South Africa’s first Covid-19 epicentre is showing signs of plateauing

South Africa’s first epicentre for Covid-19, the Western Cape, is showing signs of a plateau, according to the most recent data collection.

Western Cape Health Department head Dr Keith Cloete said in a digital press conference on Wednesday (29 July): “The general trends show that our cases, our mortality and our hospitalisation data, is showing clear signs of a sustained plateauing.”

He said that cases are stabilising, as are hospitalisations, and deaths.

Dr Cloete said there is some early sign of ‘reduce’ in burden. He said that this is most marked in hotspot areas that showed the highest burden like Khayelitsha and Klipfontein.

He said that from sequencing the early cases of infection, scientific data shows that the virus started earlier in the Western Cape, than in other parts of the country, and is maturing earlier than elsewhere.

Where the Western Cape at one point accounted for around half of all infections, and around 65% of all deaths from Covid-19, in May, it now accounts for around 20% of all infections.

South Africa on Tuesday evening recorded fewer than 10,000 new Covid-19 cases for two days in a row, for the first time in almost a month. However, it most be noted that fewer tests have been conducted over the past 48-hours.

On Tuesday, the country registered 7,232 new infections, taking the number of people officially diagnosed with coronavirus to 459,761.

Gauteng accounts for 35.8% of the positive cases and remains the only province that has surpassed the 100,000 mark.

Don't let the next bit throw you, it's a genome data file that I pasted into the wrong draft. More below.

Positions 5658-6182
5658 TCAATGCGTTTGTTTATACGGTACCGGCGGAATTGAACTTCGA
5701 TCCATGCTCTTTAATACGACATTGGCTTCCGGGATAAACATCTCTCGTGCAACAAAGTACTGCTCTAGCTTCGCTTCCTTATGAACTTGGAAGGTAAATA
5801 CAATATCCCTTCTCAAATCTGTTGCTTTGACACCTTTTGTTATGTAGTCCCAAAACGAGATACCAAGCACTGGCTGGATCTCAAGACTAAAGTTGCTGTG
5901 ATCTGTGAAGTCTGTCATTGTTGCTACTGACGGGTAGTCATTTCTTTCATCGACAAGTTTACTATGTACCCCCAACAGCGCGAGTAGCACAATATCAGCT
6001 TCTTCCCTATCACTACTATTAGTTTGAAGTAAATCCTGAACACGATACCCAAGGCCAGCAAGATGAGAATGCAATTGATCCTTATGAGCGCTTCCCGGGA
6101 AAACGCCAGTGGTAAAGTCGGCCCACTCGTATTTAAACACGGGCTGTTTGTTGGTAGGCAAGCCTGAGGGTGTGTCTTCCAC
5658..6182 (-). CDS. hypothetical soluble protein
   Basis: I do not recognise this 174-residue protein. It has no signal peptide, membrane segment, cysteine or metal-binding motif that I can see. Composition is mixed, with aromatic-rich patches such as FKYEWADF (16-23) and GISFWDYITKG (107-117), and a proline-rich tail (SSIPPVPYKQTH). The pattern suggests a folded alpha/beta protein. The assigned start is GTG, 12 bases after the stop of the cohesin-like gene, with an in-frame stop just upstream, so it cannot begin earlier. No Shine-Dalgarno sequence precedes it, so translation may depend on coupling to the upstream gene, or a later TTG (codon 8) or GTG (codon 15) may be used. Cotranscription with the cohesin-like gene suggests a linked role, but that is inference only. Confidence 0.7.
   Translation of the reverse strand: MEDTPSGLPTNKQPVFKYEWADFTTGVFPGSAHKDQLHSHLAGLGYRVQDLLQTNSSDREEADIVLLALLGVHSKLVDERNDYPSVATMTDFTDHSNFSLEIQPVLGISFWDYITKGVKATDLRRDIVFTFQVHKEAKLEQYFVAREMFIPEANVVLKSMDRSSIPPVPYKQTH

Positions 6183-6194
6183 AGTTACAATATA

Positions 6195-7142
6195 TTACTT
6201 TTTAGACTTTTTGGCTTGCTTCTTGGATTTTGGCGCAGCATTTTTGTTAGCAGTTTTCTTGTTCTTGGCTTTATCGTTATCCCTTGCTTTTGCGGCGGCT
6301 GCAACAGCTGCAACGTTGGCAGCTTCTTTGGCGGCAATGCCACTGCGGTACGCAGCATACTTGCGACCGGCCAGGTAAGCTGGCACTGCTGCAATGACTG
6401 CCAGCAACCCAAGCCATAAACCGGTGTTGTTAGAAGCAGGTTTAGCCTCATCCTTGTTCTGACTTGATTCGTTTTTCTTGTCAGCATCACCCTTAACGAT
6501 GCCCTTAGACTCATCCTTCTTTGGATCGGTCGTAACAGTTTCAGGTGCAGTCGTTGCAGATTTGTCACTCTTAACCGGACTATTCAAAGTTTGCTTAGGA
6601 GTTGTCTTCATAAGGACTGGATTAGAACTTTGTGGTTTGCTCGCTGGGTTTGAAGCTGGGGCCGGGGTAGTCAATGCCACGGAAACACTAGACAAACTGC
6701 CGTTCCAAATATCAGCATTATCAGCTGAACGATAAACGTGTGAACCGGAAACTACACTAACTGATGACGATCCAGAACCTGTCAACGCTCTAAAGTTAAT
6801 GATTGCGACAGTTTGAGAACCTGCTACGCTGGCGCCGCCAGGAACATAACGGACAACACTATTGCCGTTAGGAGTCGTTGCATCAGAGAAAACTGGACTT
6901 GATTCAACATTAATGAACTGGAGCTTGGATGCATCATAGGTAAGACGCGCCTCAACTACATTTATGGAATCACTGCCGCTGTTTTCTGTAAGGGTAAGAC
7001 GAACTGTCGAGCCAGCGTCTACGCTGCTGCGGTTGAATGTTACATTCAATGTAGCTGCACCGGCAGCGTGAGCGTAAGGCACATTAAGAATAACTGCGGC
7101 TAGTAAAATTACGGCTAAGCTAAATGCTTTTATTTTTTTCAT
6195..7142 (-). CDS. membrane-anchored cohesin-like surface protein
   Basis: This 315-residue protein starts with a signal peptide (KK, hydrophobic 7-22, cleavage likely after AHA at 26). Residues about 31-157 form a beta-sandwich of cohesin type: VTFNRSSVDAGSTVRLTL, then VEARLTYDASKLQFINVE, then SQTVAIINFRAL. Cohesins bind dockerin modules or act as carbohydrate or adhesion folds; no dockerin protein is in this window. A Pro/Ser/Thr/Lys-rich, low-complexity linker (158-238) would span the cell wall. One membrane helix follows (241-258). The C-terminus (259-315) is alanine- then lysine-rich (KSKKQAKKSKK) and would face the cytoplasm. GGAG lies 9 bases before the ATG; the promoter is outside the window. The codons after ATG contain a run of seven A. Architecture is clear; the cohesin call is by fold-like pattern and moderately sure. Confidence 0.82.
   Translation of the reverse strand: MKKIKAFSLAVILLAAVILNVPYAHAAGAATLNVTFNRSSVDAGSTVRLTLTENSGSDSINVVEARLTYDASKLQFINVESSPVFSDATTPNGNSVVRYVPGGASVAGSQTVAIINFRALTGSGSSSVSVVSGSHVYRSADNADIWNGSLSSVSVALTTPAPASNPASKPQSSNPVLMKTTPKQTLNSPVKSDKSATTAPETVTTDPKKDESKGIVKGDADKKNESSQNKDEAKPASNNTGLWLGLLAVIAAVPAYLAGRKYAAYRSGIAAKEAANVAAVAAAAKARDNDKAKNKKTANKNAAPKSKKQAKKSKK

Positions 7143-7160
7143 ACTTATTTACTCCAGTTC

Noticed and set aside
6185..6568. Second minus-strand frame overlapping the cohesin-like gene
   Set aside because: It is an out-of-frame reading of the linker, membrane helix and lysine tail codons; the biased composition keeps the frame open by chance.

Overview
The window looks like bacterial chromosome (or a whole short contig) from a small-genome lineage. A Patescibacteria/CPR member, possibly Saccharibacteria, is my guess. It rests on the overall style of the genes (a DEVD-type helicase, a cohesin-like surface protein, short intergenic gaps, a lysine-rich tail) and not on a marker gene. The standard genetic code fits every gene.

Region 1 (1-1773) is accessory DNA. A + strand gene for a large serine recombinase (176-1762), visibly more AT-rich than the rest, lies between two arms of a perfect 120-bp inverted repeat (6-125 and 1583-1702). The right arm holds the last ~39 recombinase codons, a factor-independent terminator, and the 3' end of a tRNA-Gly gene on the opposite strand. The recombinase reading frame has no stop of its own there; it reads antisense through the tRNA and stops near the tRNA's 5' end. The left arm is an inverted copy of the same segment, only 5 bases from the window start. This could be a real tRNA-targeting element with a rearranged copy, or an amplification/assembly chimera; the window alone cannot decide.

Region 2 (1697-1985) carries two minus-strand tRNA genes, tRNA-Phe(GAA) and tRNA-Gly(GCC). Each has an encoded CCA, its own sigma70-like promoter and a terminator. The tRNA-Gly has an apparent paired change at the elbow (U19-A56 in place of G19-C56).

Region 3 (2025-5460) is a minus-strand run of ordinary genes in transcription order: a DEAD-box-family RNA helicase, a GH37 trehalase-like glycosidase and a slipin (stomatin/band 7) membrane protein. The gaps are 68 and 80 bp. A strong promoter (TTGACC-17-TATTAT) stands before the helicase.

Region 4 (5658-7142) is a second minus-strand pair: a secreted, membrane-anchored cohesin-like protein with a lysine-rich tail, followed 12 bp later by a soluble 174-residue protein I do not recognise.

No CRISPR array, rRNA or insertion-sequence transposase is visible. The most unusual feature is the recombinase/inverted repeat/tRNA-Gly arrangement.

To date, the country’s economic hub has had 164,584 infections, followed by the Western Cape (92,983), Eastern Cape (75,067) and KwaZulu-Natal (68,101).

The death toll has climbed to 7,257 after 190 people succumbed to the disease in the last 24 hours, health minister, Dr Zweli Mkhize, said.

Of the new deaths, 62 are from KwaZulu-Natal, 55 from Gauteng, 49 from the Western Cape, 13 from the North West and 11 from the Eastern Cape.

As many as 287 313 people have recovered to date.

Also, the statistics show that women represent a vast majority of total infections.

Dr Cloete said that tests in the western Cape peaked in June. Private and public healthcare testing has seen a decline, not because of a change in regimen, but because of a reduction in demand for tests.

He said that while testing peaked at 40% for test positivity rate, this has now declined to less than 30%. “This means that around one in every three persons tested is positive,” the doctor said.

Dr Cloete pointed out that the testing strategy in the Western Cape has not been to test everybody, but instead, those admitted to a health facility, over a certain age, with comorbidities, and health care workers.

Using health care workers as a sub group, he said that the same declining numbers have been reported as with the larger testing sample.

Read: South Africa – was it even supposed to qualify?

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South Africa’s first Covid-19 epicentre is showing signs of plateauing